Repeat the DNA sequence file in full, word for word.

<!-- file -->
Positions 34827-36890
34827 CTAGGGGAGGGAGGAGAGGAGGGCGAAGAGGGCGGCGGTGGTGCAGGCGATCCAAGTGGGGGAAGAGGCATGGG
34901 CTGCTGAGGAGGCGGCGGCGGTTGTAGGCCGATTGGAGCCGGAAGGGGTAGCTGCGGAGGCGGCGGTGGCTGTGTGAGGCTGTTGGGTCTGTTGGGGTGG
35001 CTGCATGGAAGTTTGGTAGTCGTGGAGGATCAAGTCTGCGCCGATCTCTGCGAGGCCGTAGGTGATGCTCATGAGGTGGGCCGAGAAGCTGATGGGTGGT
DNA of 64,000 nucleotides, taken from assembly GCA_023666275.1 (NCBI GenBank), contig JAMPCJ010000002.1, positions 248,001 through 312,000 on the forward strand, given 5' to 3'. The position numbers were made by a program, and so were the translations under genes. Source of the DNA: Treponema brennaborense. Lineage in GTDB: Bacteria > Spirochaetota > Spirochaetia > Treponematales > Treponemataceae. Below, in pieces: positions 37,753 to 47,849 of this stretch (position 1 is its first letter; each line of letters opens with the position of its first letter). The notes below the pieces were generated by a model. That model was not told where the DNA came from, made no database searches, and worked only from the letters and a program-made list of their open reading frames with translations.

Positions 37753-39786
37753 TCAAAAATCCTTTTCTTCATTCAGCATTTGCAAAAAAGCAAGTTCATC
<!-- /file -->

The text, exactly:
Positions 34827-36890
34827 CTAGGGGAGGGAGGAGAGGAGGGCGAAGAGGGCGGCGGTGGTGCAGGCGATCCAAGTGGGGGAAGAGGCATGGG
34901 CTGCTGAGGAGGCGGCGGCGGTTGTAGGCCGATTGGAGCCGGAAGGGGTAGCTGCGGAGGCGGCGGTGGCTGTGTGAGGCTGTTGGGTCTGTTGGGGTGG
35001 CTGCATGGAAGTTTGGTAGTCGTGGAGGATCAAGTCTGCGCCGATCTCTGCGAGGCCGTAGGTGATGCTCATGAGGTGGGCCGAGAAGCTGATGGGTGGT
DNA of 64,000 nucleotides, taken from assembly GCA_023666275.1 (NCBI GenBank), contig JAMPCJ010000002.1, positions 248,001 through 312,000 on the forward strand, given 5' to 3'. The position numbers were made by a program, and so were the translations under genes. Source of the DNA: Treponema brennaborense. Lineage in GTDB: Bacteria > Spirochaetota > Spirochaetia > Treponematales > Treponemataceae. Below, in pieces: positions 37,753 to 47,849 of this stretch (position 1 is its first letter; each line of letters opens with the position of its first letter). The notes below the pieces were generated by a model. That model was not told where the DNA came from, made no database searches, and worked only from the letters and a program-made list of their open reading frames with translations.

Positions 37753-39786
37753 TCAAAAATCCTTTTCTTCATTCAGCATTTGCAAAAAAGCAAGTTCATC